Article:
Youth stigmatisation: overrated?


Here is what I mean; in my original article on juvenile delinquency, miniskirts and prisoner-style pants were my initial observations.

“Around me were young girls – scarcely 15 – in  mini shorts and skirts, sporting killer high heels and tops which left nothing to the imagination.”

And I’m sure even in France – unless one has a penchant for young pubescent girls ¬– children below the age of 16, sporting anything short enough to expose an indecent amount of flesh (unless they are figure skaters which I highly doubt judging from our climate) are usually frowned upon. Yes, the youth should express themselves, and I am 100% behind anybody who says our young need encouragement and applaud.

However, I do believe it could still be done with their clothes on and a slight lean towards less offensive language that do not include another person’s mother, genitalia or immature threats of punching anybody in the head.
“… most of them smelled like a tobacco factory merged with an alcohol distillery.”

That said, anyone supporting and encouraging smoking and drinking in children under the age of 18 – let alone 15 – is at the least, immoral and irresponsible. Which brings me back to my point; juvenile delinquency.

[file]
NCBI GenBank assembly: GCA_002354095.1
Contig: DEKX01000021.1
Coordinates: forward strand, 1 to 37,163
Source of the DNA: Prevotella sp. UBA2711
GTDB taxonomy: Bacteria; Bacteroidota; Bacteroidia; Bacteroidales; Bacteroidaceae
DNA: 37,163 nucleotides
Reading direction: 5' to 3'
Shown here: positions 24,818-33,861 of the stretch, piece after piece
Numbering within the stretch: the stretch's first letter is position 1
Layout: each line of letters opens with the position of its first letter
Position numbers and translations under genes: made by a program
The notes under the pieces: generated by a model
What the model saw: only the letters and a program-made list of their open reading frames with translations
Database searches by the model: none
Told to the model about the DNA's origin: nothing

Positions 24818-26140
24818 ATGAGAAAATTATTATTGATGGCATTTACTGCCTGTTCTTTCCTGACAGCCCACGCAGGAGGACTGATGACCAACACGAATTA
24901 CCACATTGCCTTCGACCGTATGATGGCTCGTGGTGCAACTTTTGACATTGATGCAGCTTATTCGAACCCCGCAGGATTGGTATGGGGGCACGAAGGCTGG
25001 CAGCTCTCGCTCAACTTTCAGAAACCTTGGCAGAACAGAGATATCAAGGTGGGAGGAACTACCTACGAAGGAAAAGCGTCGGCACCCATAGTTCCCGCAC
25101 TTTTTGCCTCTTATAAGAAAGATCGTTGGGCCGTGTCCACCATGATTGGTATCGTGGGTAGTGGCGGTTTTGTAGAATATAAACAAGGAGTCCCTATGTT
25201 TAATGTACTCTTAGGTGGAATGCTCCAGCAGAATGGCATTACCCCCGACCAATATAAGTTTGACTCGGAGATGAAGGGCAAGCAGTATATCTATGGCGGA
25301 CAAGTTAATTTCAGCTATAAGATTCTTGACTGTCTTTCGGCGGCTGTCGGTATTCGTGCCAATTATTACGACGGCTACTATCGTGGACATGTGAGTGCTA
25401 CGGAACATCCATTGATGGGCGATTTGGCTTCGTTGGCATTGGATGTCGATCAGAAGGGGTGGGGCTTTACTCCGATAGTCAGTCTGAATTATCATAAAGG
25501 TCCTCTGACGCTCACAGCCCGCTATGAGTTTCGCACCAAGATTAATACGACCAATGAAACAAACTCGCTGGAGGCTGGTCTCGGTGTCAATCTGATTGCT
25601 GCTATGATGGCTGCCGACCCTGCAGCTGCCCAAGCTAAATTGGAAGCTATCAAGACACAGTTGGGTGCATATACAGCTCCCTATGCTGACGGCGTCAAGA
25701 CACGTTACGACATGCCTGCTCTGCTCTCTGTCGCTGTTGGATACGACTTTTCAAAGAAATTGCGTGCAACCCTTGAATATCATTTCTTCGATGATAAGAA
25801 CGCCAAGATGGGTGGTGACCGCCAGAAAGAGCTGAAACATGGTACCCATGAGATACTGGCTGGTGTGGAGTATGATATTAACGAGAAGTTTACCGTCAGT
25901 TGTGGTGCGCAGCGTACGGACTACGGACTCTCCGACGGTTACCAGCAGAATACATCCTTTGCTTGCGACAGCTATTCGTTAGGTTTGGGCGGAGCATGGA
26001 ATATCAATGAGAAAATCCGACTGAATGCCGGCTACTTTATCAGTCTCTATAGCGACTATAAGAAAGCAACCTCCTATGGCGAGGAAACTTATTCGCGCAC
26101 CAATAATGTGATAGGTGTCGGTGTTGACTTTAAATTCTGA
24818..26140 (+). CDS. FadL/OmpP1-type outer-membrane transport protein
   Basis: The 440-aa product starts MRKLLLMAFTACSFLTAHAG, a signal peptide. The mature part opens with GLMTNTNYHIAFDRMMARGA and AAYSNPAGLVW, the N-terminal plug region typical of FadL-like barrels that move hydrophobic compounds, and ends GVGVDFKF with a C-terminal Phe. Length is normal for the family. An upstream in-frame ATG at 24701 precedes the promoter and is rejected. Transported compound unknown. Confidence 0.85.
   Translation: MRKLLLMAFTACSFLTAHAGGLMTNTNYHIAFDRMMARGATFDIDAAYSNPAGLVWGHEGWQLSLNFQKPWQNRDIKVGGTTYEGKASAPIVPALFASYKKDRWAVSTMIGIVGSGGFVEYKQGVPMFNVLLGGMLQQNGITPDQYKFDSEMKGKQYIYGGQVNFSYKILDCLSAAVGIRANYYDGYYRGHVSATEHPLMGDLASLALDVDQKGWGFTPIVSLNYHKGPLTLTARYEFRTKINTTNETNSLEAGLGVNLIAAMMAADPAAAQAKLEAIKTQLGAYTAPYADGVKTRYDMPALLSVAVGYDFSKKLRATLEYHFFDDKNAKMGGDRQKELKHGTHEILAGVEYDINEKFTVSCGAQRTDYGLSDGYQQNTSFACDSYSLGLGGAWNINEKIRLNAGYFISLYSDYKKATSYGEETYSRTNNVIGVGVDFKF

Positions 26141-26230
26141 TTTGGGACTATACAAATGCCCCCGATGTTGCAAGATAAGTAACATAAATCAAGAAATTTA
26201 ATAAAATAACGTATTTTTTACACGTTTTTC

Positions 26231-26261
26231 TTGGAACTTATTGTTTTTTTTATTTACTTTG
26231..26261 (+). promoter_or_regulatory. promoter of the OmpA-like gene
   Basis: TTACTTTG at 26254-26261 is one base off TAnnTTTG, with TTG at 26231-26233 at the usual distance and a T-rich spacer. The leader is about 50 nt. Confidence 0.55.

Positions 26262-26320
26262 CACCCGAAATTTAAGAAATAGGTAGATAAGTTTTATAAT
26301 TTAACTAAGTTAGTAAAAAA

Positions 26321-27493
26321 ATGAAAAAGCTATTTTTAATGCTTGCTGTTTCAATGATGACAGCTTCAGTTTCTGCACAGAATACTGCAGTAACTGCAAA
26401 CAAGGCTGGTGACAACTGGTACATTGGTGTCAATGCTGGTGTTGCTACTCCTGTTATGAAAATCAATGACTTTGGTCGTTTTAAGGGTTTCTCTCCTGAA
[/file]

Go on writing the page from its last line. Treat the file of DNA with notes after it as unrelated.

According to Wikipedia, Juvenile delinquency refers to antisocial or illegal behaviour by children or adolescents.

Going back to my original article, I distinctly remember talking about young children “scarcely 15” smelling of cigarettes and alcohol, wearing very little clothing and one memorable little girl having the mouth of a sailor after one too many bottles of rum.

In reference to the above explanation of juvenile delinquency, noticeably, antisocial and illegal activities were being carried out by children.

Notice I did not mention young adults or anybody from 18 and above – and strictly speaking, what a young adult gets up to is really none of my business. However, when it comes to children, anybody who believes this type of behaviour is normal or a reflection of their self expression should take a closer look and perhaps really ruminate on the implications of accepting and even encouraging this kind of society. Is this really what we need as notre AVENIR? Think about it.

As a side note to « Il est important de reconnaître que notre jeunesse arbore une autre forme de culture que celle que nous avons connue » or in other words, we need to realise that the young have a completely different culture to that which we can remember years ago…

To me, this statement is completely arbitrary as I did not grow up in a culture way passed and was not even born by the time our critic left Seychelles for France in 1968. In fact, I was born in 1989, which would technically place me as a youth of 22 living in this modern age…

As a final note; no, I would most certainly not be shocked by a young lady strutting down the streets of Paris in a micro-mini skirt, smoking and drinking – providing she was of legal age to do this.

Rebecca Chang-Tave


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